Bulletin of the World Health Organization

Effect of vitamin A supplementation on cause-specific mortality in women of reproductive age in Ghana: a secondary analysis from the ObaapaVitA trial

Lisa Hurt a, Augustinus ten Asbroek b, Seeba Amenga-Etego c, Charles Zandoh c, Samuel Danso c, Karen Edmond d, Chris Hurt e, Charlotte Tawiah c, Zelee Hill f, Justin Fenty g, Seth Owusu-Agyei c, Oona M Campbell a & Betty R Kirkwood a

a. Faculty of Epidemiology and Population Health, London School of Hygiene and Tropical Medicine, Keppel Street, London, WC1E 7HT, England.
b. Department of Public Health, Academic Medical Centre, Amsterdam, Netherlands.
c. Kintampo Health Research Centre, Ministry of Health, Kintampo, Ghana.
d. School of Paediatrics and Child Health, University of Western Australia, Perth, Australia.
e. Wales Cancer Trials Unit, Cardiff University, Cardiff, Wales.
f. Institute of Child Health, University College London, London, England.
g. Faculty of Public Health and Policy, London School of Hygiene and Tropical Medicine, London, England.

Correspondence to Lisa Hurt (e-mail: lisa.hurt@lshtm.ac.uk).

(Submitted: 24 November 2011 – Revised version received: 03 October 2012 – Accepted: 11 October 2012 – Published online: 31 October 2012.)

Bulletin of the World Health Organization 2013;91:19-27. doi: 10.2471/BLT.11.100412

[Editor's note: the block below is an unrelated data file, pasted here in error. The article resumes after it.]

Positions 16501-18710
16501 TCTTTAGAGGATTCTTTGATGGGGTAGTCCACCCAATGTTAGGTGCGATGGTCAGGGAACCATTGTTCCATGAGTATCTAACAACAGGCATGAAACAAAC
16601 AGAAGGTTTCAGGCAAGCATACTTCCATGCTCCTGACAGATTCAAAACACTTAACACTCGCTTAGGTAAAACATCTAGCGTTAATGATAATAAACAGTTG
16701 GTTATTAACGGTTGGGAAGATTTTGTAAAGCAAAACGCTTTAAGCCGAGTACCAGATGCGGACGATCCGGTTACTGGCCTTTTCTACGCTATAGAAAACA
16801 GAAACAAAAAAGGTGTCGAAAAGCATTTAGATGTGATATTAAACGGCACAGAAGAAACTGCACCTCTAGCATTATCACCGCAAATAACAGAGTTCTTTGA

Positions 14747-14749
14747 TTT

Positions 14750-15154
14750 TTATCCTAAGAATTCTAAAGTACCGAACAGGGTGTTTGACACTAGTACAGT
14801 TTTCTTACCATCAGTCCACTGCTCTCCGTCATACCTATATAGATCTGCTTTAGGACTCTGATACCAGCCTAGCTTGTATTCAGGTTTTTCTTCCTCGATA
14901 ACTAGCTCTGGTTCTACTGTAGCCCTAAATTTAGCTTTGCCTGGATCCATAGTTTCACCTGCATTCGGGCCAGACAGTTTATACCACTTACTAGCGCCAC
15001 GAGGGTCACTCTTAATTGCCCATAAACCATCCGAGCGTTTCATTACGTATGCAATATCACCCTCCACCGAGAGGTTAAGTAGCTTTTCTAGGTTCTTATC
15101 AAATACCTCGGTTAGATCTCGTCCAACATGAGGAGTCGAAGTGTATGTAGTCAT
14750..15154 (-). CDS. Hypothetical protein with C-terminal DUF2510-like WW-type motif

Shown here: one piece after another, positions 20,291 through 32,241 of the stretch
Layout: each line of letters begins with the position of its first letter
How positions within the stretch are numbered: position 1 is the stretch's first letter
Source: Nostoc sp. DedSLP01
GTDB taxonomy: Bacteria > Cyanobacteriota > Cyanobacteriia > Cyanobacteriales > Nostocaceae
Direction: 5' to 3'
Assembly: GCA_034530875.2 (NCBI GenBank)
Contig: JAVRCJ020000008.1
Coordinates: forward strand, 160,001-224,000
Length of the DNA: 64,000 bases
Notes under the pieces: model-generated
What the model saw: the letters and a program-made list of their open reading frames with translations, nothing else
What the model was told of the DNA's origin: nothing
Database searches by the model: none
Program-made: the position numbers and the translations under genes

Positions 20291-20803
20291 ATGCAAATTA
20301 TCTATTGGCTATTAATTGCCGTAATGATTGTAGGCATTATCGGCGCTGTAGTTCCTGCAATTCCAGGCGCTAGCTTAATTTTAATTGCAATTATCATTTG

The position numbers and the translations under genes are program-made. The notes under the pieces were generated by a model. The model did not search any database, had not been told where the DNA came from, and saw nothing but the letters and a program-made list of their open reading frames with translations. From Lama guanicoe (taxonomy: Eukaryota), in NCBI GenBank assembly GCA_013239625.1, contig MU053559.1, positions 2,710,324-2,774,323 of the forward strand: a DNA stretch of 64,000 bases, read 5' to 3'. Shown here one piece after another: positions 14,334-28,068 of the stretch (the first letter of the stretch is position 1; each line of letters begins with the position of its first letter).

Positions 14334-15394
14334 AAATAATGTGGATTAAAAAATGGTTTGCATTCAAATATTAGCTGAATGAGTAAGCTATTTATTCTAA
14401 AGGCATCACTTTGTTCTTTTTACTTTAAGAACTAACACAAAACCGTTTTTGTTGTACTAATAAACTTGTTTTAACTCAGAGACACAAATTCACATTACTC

Vitamin A deficiency is an important problem in low- and middle-income countries.1 Although in these countries all-cause mortality among young children (i.e. children aged from 6 months to 5 years) can be reduced by administering vitamin A supplements,2 there is little evidence that such supplements are beneficial among adults. In a meta-analysis of trials in which adults were given antioxidant supplementation, supplements of vitamin A (alone or combined with other antioxidants) were found to have either no effect on all-cause mortality or to increase such mortality.3 However, none of the data considered in the meta-analysis came from a low-income country.

Among women of reproductive age, repeated pregnancies and prolonged lactation can heighten the risk of vitamin A deficiency.4 However, trials in which women have been given vitamin A supplements during pregnancy5 and in the postpartum period6 have shown no effect on mortality. Prior to the ObaapaVitA trial in Ghana,7 the published data on the effect of vitamin A supplementation among all women of reproductive age came from a single trial in Nepal.8 In the Nepalese study, which was known as the Nepal Nutrition Intervention Project Sarlahi-2 (NNIPS-2) trial, pregnancy-related mortality was found to be 40% (95% confidence interval, CI: 3–63) lower in the vitamin A arm than in the placebo arm.8 Although cause-specific mortalities could not be examined in detail, there was little evidence that the beneficial effect of supplementation seen in Nepal was limited to obstetric causes of death or to pregnant women.9 Mortality in the “miscellaneous” category (including deaths associated with anaemia and asthma), direct maternal mortality and infection-related mortality were, respectively, 86% lower (95% CI: 24% lower to 97% lower), 12% lower (95% CI: 58% lower to 81% higher) and 6% lower (95% CI: 58% lower to 105% higher) in the supplement arm than in the placebo arm. No data were presented on the effects of vitamin A supplementation on non-pregnancy-related mortality.